Walking in Tokyo always provides new discoveries. In Ginza, where global brands are housed in tall ultra-contemporary mid-rises, there are still small alleys and two story buildings. I was astounded to stumble upon this bakery housed in what seems the perfect simulation of the French countryside.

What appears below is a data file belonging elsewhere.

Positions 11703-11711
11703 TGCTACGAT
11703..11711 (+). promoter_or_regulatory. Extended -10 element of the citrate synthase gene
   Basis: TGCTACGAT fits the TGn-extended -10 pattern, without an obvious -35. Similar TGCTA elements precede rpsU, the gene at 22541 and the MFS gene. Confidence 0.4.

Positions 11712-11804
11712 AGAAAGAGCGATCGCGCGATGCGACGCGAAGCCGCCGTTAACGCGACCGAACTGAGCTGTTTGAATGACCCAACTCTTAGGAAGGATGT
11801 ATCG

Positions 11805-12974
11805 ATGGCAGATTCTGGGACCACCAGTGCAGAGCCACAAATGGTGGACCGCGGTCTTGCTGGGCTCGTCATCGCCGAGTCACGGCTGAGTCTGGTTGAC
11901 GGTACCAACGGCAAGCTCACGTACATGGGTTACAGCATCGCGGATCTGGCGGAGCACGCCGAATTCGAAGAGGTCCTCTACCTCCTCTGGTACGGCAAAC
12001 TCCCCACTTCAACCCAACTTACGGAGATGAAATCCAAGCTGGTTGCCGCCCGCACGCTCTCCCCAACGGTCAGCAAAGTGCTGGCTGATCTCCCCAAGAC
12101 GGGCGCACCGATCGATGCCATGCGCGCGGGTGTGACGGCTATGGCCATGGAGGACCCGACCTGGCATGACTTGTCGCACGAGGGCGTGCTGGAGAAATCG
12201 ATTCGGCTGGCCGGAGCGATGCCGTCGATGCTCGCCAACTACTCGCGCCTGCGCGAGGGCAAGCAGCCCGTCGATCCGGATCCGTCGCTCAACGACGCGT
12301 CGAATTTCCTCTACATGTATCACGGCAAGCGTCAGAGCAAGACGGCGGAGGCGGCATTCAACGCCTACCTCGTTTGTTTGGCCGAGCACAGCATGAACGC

When Japanese set out to evoke a foreign scene, it is amazing how many details they add to create the perfect illusion. This bakery, Patisserie Qu’il fait bon, achieves its look with a simple two story structure with plentiful casement windows, a cobblestone driveway, and just slightly excessive exterior lighting. But perhaps even more effective is the landscaping: many layers of plants, all in pots, much like the humble gardens created by older ladies in countless residential streets. What makes this landscape at once bold and persuasive are the many layers, variety of colors that harmonize with the paint trim, and the assortment of metal and recycle wood plants with objects such as a rusted chair, a clock, some farm house wheels, and other bric-a-brac. I like how artfully “untamed” the landscape appears, despite being meticulously staged and styled.